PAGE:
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There’s a set of performance counters for the new In-Memory OLTP in SQL Server 2014. You might have overlooked them because they’re not with the other SQL Server counters, but are in their own group that begins with “XTP” (eXtreme Read More...
The speed increase from memory-optimized tables in SQL Server 2014 is nice, but I thought, to get the most bang for your buck for really need to use compiled stored procedures in addition. After looking at some of the C code these produce, it almost looked Read More...
I was looking through some in-memory OLTP DMVs in SQL Server 2014 and came across these in the DMV sys.dm_xtp_system_memory_consumers: WRITE_SET_LOOKASIDE SCAN_SET_LOOKASIDE READ_SET_LOOKASIDE Thought it might be nice to see how these work, but explain Read More...
I’d been doing some experimentation with memory-optimized table types in SQL Server 2014 and thought it was about time to write about it. Yesterday however, there was an excellent post on them at SQL Server team blog. So I’ll stay away from Read More...
Haven’t had time to blog much lately. Finding out strange and interesting things about SQL Server 2014 to present at some seminars and conferences next year. “Shameless self-promotion” posts for those events will be forthcoming. A few Read More...
So I was going through the features in SQL Server 2014, seeing how and where they fit into the canon of SQL Server’s T-SQL. I’m going to add some of this for my advanced T-SQL Immersion Event at the end of September. SQL Server 2014 is supposed Read More...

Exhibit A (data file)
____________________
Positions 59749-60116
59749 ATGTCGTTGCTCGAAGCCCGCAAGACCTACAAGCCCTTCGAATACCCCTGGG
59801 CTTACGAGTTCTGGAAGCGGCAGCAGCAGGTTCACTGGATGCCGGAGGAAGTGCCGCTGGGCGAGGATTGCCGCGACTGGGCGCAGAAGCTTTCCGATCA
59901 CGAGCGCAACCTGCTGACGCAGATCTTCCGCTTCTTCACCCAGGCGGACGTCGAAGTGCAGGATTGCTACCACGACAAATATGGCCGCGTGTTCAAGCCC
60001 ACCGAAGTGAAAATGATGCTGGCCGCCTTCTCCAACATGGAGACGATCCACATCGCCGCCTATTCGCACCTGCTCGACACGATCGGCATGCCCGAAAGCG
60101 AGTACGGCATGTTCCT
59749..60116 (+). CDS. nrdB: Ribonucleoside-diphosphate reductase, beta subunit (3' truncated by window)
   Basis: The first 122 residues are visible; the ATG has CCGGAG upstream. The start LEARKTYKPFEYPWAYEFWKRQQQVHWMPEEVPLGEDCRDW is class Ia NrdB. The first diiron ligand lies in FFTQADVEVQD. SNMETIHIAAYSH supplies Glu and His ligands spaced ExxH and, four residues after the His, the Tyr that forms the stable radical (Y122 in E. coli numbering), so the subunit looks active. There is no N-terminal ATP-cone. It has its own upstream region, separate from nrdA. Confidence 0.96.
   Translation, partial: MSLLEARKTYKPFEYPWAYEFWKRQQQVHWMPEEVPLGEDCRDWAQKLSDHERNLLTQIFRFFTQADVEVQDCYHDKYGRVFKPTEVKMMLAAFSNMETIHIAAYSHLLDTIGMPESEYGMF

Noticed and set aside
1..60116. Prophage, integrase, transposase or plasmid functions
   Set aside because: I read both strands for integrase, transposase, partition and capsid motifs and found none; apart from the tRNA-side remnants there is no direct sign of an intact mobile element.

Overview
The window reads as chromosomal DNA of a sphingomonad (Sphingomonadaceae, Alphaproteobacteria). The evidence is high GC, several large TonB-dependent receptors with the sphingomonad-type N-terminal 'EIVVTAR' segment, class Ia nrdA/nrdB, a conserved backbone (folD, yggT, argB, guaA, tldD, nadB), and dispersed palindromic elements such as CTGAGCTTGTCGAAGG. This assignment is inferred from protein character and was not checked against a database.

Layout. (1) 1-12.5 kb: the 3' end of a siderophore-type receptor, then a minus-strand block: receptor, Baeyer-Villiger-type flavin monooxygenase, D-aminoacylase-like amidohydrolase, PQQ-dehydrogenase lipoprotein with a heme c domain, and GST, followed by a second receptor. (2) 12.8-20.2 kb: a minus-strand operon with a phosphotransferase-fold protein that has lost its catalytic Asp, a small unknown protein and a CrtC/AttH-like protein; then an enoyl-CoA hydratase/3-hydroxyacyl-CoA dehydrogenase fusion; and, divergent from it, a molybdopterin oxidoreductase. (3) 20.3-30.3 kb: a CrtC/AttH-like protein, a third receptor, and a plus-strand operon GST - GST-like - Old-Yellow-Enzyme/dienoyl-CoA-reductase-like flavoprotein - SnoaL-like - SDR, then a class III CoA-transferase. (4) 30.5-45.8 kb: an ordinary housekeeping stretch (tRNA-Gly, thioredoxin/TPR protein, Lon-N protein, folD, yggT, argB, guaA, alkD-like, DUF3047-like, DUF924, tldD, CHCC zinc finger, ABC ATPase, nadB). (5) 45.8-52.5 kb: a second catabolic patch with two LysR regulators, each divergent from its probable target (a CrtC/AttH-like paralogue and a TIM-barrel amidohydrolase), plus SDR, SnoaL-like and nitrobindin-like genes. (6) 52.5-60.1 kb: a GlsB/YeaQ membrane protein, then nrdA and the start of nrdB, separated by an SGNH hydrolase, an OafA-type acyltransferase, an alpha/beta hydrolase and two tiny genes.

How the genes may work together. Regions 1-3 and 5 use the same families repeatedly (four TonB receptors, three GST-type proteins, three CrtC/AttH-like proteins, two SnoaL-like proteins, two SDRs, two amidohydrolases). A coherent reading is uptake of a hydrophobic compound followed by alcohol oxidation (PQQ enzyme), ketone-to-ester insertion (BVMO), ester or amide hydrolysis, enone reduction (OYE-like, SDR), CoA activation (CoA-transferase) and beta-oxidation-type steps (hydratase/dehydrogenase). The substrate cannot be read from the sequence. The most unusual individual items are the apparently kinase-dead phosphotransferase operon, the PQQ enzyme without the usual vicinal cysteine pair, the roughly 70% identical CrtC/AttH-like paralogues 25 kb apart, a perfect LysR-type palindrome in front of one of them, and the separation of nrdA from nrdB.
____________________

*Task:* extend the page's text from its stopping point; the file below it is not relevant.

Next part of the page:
It’s stated in SQL Server 2014 Books Online that “The following isolation levels are supported for transactions accessing memory-optimized tables: SNAPSHOT, REPEATABLE READ, and SERIALIZABLE”. But later on, on the same page, it’s Read More...
As you can probably tell by the last couple of blog postings, I’ve be doing a bit of experimenting with the SQL Server 2014 Hekaton feature in the past few weeks. I’ll be doing a hopefully demo-heavy (but I do have a few slides) talk next Read More...
In reading the whitepaper about “High-Performance Concurrency Control Mechanisms for Main-Memory Databases”, I was intrigued by the discussion of speculative reads and transaction dependencies. It’s not always good to use information Read More...
In the last blog post, I tried out a simple example to show the difference between the three transaction isolation levels supported by memory-optimized tables. I only used user-transactions in T-SQL, and only showed the behavior of transactions consisting Read More...
I finished reading the Books Online and whitepaper introduction to transactions and memory-optimized tables a couple of days ago. Although I know what the transaction isolation levels mean, I was sort of surprised by some of the descriptions and found Read More...
Don’t get me wrong, there’s almost no one who enjoys a good SQL Profiler diagnostic trace more than I do. But, starting in the early CTPs of SQL Server 2008, I’ve become impressed with the diagnostic enablement afforded through Extended Read More...
When investigating new features, I’m prone to use what I call the Rumpelstiltskin method, that is, I’m happier if I know where these features “live” in the file system (not exactly Rumpelstiltskin, where the reward came by guessing Read More...